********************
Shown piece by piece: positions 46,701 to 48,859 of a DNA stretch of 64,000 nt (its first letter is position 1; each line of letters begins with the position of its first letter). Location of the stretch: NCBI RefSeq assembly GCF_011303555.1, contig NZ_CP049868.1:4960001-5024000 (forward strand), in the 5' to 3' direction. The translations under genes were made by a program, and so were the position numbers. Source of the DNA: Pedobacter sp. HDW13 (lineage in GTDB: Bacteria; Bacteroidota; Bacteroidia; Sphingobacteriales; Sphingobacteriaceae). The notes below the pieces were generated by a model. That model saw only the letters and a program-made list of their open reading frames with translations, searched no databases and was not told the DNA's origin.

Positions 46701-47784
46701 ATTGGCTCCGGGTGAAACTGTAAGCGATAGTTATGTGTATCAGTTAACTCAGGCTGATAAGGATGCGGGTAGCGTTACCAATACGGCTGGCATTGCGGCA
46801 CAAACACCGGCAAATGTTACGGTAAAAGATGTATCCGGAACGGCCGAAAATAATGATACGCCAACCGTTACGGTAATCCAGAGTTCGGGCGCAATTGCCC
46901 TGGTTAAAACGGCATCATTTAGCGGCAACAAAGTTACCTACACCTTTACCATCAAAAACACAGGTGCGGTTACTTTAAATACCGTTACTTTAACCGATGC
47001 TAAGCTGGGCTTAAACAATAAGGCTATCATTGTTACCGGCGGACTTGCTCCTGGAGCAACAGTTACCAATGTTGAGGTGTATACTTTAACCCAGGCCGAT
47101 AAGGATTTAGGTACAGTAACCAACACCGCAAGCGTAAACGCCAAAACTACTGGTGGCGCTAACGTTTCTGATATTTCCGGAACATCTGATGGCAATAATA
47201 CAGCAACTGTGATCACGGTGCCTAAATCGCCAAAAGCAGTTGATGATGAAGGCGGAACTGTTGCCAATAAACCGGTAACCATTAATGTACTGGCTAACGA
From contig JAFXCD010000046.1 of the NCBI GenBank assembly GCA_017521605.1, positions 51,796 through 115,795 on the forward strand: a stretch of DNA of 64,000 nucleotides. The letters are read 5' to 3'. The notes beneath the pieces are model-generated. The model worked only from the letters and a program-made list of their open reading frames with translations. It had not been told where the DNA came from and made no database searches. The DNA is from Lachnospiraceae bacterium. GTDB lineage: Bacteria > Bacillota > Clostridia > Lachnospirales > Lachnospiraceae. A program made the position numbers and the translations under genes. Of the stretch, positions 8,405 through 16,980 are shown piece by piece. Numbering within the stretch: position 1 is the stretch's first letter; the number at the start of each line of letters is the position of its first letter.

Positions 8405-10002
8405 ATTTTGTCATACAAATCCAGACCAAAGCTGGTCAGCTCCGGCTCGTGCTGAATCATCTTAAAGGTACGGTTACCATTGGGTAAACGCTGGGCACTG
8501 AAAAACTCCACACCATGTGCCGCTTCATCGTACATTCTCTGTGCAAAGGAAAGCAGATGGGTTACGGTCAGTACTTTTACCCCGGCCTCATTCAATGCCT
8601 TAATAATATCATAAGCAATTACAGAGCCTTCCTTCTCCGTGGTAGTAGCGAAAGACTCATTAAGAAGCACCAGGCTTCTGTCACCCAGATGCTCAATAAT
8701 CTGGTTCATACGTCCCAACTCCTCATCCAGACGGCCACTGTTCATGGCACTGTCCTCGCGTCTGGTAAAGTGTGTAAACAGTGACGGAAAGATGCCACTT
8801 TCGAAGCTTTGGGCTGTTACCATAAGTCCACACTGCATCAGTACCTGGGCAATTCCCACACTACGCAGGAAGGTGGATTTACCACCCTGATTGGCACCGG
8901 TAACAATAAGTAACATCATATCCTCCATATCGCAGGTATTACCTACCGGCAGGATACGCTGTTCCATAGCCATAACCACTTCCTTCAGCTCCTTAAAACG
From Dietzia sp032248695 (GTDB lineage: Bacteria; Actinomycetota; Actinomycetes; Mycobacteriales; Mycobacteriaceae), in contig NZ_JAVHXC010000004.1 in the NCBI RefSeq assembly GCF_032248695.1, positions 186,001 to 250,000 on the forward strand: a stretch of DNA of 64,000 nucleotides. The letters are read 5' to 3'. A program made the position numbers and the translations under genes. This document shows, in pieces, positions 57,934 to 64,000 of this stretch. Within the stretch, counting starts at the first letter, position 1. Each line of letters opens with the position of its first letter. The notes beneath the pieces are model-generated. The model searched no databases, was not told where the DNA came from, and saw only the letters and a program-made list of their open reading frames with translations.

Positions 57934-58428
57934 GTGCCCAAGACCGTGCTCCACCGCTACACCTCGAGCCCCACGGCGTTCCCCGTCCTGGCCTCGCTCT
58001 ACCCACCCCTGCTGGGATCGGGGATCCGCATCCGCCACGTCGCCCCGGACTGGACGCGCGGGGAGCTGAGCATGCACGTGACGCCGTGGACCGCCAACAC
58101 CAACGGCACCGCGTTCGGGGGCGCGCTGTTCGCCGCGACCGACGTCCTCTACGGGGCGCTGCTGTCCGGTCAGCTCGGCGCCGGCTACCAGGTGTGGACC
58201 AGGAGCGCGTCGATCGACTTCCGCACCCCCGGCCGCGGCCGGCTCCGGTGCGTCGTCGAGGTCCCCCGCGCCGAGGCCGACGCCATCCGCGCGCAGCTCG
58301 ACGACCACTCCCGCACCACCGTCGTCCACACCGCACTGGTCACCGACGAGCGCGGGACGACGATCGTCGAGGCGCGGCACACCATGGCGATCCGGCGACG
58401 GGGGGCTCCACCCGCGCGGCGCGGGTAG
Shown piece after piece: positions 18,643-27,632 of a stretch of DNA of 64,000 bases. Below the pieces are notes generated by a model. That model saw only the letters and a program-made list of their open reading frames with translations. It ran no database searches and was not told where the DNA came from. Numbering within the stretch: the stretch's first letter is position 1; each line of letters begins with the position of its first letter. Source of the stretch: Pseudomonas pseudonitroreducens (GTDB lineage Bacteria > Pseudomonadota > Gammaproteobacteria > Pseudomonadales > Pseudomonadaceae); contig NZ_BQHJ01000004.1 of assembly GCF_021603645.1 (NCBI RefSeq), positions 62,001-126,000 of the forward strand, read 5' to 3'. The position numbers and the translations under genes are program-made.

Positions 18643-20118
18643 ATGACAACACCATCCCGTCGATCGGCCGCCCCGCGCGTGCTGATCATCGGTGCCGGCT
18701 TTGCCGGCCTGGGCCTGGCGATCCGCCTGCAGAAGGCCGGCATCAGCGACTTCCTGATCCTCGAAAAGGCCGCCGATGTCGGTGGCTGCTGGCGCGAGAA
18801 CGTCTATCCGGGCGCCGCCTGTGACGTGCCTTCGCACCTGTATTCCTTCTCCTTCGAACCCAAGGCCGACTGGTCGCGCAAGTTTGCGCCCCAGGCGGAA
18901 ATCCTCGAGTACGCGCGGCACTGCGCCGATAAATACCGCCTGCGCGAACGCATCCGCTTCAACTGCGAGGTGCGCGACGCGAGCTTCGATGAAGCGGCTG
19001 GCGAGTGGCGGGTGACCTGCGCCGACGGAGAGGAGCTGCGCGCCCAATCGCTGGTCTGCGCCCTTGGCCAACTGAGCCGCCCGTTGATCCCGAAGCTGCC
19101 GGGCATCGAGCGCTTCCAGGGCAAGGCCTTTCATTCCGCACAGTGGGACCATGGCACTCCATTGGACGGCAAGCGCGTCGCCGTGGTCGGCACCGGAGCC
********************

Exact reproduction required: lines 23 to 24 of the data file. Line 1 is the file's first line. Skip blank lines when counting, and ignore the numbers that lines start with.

58301 ACGACCACTCCCGCACCACCGTCGTCCACACCGCACTGGTCACCGACGAGCGCGGGACGACGATCGTCGAGGCGCGGCACACCATGGCGATCCGGCGACG
58401 GGGGGCTCCACCCGCGCGGCGCGGGTAG